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Climbing for Beginners: Climbing Grade Basics

This guide serves as an introduction to the two main grading systems in the United States: the V-Scale for bouldering and the Yosemite Decimal System for roped climbing.

V-Scale

Established by John Vermin Sherman in the bouldering mecca of Hueco Tanks, the V-Scale ranges in difficulty from V0 (easiest) to V16. Occasionally, a plus (i.e. V2+) will designate a bouldering problem being on the harder side of the the grade, while a minus indicates a climb being on the easier, or “softer,” side of the grade. Also, a VB rating may be used to designate a problem easier than V0 and intended for beginners.

Yosemite Decimal System (YDS)

America’s grading system for roped climbs is the Yosemite Decimal System which is divided into five classes. Roughly outlined, these are as follows:

- Class 1: walking

- Class 2: hiking; occasional use of hands

- Class 3: scrambling with the use of hands

- Class 4: basic climbing at elevation; a fall could be fatal and ropes are often used

- Class 5: technical rock climbing on steep terrain and requiring ropes, harnesses, belay equipment, etc.

For the purposes of modern rock climbing, all grades occur within Class 5 and range in difficulty from 5.0-5.15c. When established by the Sierra Club in the 1930s, however, Class 5 grades were intended to range from only 5.0-5.9. Anything above 5.9 was previously regarded as impossible.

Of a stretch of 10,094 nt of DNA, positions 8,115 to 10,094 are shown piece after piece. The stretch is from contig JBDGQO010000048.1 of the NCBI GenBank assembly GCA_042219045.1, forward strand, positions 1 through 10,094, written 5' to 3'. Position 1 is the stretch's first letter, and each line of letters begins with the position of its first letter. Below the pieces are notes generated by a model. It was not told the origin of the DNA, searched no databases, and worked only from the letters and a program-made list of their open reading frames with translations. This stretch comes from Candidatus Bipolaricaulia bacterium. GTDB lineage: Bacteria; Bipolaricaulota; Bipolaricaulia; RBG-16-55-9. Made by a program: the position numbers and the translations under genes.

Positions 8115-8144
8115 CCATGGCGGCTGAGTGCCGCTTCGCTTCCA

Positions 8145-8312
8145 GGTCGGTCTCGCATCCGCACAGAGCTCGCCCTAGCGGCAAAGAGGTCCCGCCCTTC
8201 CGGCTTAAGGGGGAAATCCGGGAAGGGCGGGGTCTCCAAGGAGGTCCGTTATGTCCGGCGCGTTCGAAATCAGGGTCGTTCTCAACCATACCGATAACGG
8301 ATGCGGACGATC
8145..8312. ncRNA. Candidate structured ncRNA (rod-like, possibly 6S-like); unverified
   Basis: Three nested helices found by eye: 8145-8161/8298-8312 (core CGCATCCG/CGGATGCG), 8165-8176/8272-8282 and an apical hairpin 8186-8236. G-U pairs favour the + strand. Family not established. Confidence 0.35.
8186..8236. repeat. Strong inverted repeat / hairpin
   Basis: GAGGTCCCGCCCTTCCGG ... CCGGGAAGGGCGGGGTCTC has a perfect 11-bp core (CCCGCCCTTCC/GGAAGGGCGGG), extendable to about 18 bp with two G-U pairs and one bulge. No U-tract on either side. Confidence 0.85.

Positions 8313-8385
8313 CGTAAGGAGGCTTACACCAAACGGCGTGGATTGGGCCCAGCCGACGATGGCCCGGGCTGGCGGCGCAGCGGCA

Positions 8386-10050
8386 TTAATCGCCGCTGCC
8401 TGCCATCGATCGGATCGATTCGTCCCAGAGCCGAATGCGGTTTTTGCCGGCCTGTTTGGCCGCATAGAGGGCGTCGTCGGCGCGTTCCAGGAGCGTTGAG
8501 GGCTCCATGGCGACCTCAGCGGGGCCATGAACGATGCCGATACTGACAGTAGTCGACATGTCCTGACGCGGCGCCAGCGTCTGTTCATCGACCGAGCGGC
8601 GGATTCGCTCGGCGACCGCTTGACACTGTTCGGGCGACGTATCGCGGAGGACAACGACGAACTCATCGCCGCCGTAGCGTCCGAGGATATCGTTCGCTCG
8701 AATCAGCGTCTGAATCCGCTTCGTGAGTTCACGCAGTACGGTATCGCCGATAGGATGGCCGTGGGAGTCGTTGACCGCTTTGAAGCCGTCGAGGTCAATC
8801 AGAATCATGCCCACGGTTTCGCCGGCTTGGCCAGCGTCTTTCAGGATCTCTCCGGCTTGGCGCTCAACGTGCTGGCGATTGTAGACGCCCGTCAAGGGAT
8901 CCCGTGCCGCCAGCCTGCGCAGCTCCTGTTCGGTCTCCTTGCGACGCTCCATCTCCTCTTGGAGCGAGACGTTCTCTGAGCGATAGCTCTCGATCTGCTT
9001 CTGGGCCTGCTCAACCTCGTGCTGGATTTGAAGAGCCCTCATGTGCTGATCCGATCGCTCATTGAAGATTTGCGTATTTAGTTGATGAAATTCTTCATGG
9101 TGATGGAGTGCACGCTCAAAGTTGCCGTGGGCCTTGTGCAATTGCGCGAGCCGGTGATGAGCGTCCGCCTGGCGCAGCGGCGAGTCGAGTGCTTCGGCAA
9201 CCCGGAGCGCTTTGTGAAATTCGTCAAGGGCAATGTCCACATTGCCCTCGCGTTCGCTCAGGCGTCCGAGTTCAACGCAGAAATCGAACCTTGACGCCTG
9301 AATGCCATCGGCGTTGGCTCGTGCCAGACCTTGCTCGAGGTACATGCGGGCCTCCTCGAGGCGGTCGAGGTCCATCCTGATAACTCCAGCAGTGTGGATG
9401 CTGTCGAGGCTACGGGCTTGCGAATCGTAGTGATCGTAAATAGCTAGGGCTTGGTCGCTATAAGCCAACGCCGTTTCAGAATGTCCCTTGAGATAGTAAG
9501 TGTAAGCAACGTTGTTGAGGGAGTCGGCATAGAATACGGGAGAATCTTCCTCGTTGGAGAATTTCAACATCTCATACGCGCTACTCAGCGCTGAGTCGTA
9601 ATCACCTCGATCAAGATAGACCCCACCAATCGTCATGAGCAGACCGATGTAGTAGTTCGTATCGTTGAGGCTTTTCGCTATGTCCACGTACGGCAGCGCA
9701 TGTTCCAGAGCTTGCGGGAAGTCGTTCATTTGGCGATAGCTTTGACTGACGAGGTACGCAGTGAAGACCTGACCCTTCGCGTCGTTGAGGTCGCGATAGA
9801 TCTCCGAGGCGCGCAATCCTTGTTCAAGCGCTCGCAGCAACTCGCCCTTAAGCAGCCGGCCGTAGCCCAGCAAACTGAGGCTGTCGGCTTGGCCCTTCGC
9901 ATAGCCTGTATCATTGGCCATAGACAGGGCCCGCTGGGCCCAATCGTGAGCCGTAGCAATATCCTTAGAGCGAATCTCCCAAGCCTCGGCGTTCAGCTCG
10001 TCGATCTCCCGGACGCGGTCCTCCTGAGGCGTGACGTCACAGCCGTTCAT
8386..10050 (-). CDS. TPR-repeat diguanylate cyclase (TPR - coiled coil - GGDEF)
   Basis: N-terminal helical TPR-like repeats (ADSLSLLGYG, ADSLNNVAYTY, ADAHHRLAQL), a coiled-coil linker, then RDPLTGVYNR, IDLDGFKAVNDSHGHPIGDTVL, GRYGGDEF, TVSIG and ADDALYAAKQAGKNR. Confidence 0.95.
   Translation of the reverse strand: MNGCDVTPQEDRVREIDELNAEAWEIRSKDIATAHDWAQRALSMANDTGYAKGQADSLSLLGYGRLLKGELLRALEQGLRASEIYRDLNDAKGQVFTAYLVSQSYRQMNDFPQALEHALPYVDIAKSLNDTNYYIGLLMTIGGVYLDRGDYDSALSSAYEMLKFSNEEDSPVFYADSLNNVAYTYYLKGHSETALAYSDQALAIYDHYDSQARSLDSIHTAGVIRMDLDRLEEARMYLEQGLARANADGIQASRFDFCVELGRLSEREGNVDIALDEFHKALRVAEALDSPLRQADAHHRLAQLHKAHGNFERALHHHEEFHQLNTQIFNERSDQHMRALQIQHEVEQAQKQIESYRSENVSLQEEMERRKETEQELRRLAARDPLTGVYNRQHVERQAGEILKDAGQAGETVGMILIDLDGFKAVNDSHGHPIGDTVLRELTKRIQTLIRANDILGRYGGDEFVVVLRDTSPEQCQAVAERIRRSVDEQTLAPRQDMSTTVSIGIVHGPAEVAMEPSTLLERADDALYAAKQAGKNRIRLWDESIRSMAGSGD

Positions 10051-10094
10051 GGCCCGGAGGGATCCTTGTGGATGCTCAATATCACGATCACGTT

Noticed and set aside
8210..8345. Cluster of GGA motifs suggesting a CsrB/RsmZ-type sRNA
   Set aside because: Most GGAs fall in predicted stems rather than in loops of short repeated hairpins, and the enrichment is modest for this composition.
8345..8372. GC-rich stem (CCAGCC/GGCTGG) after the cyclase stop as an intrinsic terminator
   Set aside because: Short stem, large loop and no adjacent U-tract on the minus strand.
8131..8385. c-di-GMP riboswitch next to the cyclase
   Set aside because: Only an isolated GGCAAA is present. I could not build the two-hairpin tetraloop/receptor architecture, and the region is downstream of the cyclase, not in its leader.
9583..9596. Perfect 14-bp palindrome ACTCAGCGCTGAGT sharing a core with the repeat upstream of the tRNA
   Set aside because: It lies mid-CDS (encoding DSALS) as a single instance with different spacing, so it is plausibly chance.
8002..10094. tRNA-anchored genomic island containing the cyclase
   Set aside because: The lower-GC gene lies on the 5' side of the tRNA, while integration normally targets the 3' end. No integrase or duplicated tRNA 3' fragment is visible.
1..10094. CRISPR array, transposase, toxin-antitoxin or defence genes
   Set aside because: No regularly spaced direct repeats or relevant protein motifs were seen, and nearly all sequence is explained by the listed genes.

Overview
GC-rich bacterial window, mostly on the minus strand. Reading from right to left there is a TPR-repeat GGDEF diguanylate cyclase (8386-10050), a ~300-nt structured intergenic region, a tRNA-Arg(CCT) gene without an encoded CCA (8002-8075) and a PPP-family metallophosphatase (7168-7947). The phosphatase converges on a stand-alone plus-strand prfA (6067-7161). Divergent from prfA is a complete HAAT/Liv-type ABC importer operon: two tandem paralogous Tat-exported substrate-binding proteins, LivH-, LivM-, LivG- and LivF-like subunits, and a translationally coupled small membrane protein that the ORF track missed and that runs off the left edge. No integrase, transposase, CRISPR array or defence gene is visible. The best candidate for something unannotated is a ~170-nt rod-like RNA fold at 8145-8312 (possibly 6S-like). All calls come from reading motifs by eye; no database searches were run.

Unable to contain breakthroughs of the last half-century, grades have steadily been pushed upward. Additionally, letters a, b, c, and d have been implemented above the 5.9 rating to further distinguish individual grade increments. Ana is indicative of the easier side of the numbered grading level, followed by b, c, and d as the hardest. Note that the difference between 5.11a and 5.11b is theoretically the same difference in difficulty between 5.7 and 5.8.

Although grades are implemented as a system for consistency, they can vary greatly between indoors, outdoors, and across different climbing destinations. Locations such as Joshua Tree are notoriously hard or “stiff” in the gradings, whereas modern sport climbing crags may be softer.

Protection ratings

In addition to the number and letter grade above, outdoor roped climbs may also include a protection rating. This rating is a combination of the danger of the climb, along with the degree of spacing between protection/bolts (how “run-out” the climb is). These ratings correlate with the movies:

- PG: occasional run-out sections

- PG-13: these climbs tend to be fairly run-out, and the leader should be very competent at the grade

- R: designated for very run-out or dangerous climbs where a fall could be fatal

- X: these climbs are truly “no-fall” climbs; there exists little to no quality protection